“Whenever you feel bad, just remember that Coca-Cola only sold 25 bottles the first year. Never give up,” reads the message in a meme shared in Kenya.
The exact message was also shared by Facebook groups in South Africa, Uganda, Nigeria, Zambia and was among dozens of other inspirational quotes shared by a Facebook group and page in Kenya and Zimbabwe.
But did Coca-Cola sell only 25 bottles in its first year? We checked.
Coca-Cola first sold by the glass
According to the website World of Coca-Cola, which is maintained by the Coca-Cola Company, the drink was first created in 1886, by an Atlanta pharmacist, Dr John Pemberton.
The site also notes that the first servings of the drink were not sold in bottles but in glasses, at five cents per glass. “During the first year, sales averaged a modest nine servings per day in Atlanta,” according to the website.
Bottled Coca-Cola came into being in 1894, according to World of Coca-Cola.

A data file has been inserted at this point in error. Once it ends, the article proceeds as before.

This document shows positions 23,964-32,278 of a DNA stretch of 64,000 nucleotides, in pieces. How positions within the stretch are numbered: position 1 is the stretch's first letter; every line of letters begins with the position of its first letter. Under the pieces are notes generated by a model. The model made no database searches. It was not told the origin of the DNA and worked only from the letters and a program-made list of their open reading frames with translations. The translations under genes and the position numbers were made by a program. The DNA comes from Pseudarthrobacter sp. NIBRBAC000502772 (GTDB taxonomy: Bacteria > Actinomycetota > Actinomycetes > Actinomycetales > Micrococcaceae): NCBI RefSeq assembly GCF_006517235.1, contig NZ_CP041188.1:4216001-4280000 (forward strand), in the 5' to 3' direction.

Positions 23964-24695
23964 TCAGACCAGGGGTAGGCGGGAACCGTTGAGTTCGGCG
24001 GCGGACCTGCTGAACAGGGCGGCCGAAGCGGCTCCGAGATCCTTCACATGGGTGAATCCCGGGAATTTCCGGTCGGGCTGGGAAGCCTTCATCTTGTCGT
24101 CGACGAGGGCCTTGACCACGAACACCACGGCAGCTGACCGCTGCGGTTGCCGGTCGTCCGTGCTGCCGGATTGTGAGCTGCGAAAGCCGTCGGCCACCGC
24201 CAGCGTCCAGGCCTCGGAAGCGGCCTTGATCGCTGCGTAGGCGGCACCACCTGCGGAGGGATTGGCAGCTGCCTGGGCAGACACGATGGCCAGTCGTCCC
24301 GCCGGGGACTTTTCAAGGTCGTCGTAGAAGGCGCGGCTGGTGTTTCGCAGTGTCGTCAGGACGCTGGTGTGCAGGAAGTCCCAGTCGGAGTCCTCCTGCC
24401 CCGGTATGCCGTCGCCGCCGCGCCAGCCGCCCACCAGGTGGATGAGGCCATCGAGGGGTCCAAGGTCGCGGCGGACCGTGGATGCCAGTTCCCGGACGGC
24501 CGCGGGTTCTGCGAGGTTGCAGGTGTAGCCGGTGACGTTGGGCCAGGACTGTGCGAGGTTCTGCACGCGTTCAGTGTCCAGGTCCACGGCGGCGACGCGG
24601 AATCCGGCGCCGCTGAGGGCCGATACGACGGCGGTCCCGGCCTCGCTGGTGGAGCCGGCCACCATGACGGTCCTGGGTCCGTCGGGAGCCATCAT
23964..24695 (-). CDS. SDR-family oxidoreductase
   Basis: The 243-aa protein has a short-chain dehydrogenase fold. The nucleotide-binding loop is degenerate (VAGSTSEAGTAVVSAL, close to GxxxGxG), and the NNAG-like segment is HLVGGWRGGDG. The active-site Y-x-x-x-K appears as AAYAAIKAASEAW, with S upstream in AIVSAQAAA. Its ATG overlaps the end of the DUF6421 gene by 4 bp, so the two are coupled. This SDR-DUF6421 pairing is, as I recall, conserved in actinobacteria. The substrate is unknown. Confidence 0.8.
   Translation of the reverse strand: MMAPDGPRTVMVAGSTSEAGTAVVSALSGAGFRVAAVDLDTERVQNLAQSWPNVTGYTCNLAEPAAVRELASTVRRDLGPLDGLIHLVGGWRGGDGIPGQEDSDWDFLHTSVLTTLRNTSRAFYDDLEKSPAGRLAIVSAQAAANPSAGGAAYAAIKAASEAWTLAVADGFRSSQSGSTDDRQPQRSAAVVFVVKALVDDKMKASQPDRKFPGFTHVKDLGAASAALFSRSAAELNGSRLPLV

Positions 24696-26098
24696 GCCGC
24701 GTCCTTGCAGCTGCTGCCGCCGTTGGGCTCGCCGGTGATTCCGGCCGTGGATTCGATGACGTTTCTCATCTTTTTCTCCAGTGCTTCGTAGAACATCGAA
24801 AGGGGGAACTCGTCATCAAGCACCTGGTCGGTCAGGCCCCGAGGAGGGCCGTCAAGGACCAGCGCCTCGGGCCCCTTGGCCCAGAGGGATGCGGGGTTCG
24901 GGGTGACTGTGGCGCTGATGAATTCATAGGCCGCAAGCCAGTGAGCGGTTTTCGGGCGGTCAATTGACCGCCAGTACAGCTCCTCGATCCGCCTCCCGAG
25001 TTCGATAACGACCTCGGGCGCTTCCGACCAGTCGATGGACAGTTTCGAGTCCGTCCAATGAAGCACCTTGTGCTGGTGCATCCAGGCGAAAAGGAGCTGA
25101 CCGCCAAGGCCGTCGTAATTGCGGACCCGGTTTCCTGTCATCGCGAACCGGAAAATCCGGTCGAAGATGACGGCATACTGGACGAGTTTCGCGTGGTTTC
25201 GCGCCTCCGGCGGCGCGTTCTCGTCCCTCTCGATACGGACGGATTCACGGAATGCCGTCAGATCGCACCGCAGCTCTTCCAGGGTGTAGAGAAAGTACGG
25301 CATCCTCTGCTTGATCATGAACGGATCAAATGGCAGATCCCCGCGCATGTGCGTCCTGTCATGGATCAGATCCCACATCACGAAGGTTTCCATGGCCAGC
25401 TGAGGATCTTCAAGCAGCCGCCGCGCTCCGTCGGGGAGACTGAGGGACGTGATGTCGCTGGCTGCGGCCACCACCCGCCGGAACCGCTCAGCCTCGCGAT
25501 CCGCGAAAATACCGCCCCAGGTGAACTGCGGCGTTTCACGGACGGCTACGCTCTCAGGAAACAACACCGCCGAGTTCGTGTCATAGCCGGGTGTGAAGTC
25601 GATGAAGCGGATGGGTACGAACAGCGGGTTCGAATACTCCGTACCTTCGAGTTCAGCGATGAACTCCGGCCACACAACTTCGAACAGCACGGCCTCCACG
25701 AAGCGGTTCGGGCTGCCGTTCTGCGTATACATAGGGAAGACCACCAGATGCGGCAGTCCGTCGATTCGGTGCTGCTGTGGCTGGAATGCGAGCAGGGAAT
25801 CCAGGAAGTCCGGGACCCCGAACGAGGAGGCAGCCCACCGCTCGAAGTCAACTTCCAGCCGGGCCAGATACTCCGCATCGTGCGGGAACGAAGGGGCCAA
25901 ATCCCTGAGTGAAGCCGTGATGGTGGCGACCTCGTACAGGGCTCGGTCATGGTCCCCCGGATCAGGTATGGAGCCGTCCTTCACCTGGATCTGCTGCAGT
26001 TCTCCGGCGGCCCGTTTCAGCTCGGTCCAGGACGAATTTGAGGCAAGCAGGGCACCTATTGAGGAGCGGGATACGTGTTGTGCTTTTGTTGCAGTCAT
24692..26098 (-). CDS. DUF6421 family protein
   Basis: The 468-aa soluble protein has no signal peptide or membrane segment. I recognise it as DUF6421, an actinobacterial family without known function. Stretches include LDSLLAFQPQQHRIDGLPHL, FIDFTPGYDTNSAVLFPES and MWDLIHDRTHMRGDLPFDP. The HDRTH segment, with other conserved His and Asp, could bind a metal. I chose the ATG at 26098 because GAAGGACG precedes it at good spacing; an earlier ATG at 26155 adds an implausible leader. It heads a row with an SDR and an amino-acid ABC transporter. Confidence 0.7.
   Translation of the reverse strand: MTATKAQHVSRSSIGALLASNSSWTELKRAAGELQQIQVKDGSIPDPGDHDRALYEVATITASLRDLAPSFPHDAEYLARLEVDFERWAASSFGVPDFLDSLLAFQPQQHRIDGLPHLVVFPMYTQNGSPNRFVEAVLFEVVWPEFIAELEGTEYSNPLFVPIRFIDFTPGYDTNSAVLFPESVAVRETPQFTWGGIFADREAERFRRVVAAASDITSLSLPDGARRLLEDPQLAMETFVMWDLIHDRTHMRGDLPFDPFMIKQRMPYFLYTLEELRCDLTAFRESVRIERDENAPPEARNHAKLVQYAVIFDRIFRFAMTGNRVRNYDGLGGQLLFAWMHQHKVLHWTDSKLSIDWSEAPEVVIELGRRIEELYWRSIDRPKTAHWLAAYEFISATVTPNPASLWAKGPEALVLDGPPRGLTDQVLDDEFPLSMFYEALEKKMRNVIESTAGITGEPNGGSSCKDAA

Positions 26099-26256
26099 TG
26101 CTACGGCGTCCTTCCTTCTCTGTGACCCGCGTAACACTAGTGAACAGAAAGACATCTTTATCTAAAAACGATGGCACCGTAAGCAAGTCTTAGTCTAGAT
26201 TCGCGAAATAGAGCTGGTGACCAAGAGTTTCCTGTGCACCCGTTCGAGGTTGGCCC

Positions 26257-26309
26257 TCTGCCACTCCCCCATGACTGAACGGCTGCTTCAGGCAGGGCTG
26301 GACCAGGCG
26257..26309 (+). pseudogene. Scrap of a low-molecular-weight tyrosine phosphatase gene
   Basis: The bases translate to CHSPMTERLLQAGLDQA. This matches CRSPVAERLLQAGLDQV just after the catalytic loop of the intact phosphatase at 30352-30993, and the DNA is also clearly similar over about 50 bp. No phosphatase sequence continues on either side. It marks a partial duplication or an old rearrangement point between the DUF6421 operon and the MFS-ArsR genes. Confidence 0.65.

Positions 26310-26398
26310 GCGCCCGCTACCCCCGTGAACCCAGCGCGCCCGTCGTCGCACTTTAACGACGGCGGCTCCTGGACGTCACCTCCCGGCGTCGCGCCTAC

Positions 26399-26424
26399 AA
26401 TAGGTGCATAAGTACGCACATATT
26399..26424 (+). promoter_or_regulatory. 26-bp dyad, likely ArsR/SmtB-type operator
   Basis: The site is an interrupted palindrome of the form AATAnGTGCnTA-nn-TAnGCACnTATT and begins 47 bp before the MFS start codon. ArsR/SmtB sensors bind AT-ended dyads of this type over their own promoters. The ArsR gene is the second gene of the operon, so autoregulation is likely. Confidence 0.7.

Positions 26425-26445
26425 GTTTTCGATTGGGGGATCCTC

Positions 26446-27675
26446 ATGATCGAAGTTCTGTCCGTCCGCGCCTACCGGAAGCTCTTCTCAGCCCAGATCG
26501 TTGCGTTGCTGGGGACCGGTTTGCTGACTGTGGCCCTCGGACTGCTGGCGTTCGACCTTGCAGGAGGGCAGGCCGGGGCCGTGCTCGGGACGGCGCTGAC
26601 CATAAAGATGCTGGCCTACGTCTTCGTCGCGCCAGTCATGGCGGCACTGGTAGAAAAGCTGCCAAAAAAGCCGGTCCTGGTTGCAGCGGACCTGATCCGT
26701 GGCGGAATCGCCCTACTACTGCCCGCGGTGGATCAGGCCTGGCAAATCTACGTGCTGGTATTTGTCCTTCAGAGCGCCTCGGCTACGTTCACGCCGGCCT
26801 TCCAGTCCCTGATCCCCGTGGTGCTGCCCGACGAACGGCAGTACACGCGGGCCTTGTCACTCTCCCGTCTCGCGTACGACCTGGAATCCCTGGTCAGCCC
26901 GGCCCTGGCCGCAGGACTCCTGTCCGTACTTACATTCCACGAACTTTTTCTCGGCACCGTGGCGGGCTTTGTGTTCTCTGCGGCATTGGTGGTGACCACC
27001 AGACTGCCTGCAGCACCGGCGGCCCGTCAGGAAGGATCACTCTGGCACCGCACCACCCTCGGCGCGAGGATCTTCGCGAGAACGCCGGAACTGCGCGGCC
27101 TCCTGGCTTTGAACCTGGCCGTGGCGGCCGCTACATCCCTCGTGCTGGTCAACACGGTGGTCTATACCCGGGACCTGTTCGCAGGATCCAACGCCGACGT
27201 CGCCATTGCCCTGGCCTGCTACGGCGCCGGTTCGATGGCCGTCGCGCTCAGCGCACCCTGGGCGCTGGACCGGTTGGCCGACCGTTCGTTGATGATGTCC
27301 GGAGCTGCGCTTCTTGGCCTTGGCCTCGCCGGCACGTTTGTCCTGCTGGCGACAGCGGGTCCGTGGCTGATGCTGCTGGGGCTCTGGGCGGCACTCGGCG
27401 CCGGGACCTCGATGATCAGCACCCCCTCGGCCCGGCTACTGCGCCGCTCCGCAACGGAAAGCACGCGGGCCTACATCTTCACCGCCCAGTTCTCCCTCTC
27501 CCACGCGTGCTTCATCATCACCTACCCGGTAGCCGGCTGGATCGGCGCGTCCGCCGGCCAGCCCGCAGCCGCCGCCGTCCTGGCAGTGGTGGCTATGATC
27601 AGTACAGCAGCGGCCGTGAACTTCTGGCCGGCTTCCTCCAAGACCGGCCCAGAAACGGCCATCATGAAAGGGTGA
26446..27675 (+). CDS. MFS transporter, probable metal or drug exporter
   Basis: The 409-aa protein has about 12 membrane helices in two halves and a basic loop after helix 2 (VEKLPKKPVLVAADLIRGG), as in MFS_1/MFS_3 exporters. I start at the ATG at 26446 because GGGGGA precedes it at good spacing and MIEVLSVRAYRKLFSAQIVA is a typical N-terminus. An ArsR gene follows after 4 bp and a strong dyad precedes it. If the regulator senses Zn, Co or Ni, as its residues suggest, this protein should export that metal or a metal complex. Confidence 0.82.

“In 1894, impressed by the growing demand for Coca‑Cola and the desire to make the beverage portable, Joseph Biedenharn installed bottling machinery in the rear of his Mississippi soda fountain, becoming the first to put Coca‑Cola in bottles. Large scale bottling was made possible just five years later,” says Coca-Cola.
Information not accurate
Africa Check contacted Ann Moore, communications director at Coca-Cola Company, to comment on the accuracy of the claim in the meme.
“The statement is not correct. In fact, we didn’t even sell Coca-Cola in bottles in our first year. Coca-Cola was available as a fountain drink only in 1886 and we started by selling at one pharmacy, Jacob’s Pharmacy in Atlanta. In those very early days, sales averaged about 9 drinks a day,” she said.
“I think the sentiment that even Coca-Cola started out small is correct, but the information is not accurate, and the images are misleading. We did not have bottles or cans back then,” said Moore. – Dancan Bwire
For publishers: what to do if your post is rated false
A fact-checker has rated your Facebook or Instagram post as “false”, “altered”, “partly false” or “missing context”. This could have serious consequences. What do you do?
Click on our guide for the steps you should follow.Publishers guide
Africa Check teams up with Facebook
Africa Check is a partner in Facebook’s third-party fact-checking programme to help stop the spread of false information on social media.
The content we rate as “false” will be downgraded on Facebook and Instagram. This means fewer people will see it.
You can also help identify false information on Facebook. This guide explains how.